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Secret Story: The Gulag Archipelago by Crepu, Jean & Miletitch, Nicolas

Alexander Solhenitsyn and his loyal group 'The Invisibles' secretly collaborated to publish one of the most important books ever written: The Gulag Archipelago (1968). This manuscript, containing eye witness accounts and detailed reports of life in Soviet forced labor camps, revealed for the first time the horror system that had terrorized the Russian people since the days of Lenin. The 'Secret Story: The Gulag Archipelago' describes the underground journey of this extraordinary work, written and read in the utmost secrecy. Once it was published in the West in 1974, it caused a major upset and global political discourse.

Social Interest
Research revealed that the manuscript was such an accurate report, engaging readers so strongly with its content that they were unable to distinguish between their own traumatic experiences and the incidents in the book. Secret Story: The Gulag Archipelago emphasizes the importance of collective struggle which led to the commendation of Soviet Communism. It shows that literary works can function as a powerful tool for the indictment of a political regime.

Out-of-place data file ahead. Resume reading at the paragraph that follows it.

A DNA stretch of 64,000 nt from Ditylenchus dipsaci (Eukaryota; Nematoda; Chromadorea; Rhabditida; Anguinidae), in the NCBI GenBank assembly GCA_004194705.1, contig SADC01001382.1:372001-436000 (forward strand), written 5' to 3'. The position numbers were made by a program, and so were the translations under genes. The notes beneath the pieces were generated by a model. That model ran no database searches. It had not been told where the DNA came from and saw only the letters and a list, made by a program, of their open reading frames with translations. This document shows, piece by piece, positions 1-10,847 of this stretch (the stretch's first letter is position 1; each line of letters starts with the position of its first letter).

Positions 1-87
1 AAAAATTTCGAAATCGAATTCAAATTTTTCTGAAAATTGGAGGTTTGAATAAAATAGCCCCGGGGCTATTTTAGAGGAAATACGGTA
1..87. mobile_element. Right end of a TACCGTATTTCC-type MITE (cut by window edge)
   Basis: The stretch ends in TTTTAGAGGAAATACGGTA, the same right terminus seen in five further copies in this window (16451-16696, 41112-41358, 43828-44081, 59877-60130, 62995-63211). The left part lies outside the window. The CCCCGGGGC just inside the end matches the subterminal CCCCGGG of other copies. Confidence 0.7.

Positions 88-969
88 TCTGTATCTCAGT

Historic Relevance
The Gulag Archipelago is considered one of the most revealing documents, containing primary source material, which have disclosed the horrors of the Russian prison camps. GULag, is an acronym for the Russian term 'Gulag', Glavnoye Upravleniye ispravitelno-trudovyh Lagerey, Russian for 'Chief Administration of Corrective Labor Camps' In these corrective labor camps prisoners were forced to work under extreme conditions that eventually killed millions of captives.

Political Relevance
This three volume literary work of Alexander Solhenitsyn still serves as an authoritative condemnation of the Communist system in Russia. It shows a continuation of systematical and arbitrary correctional measures used by this one-party regime. In Western Europe the book forced a rethinking of Leninism and Communism in general, discrediting Western communist parties.

Director
Crepu, Jean & Miletitch, Nicolas
Copyright Holder
Java Films SARL
Duration
52 min.
Year of release
2008
Language
English

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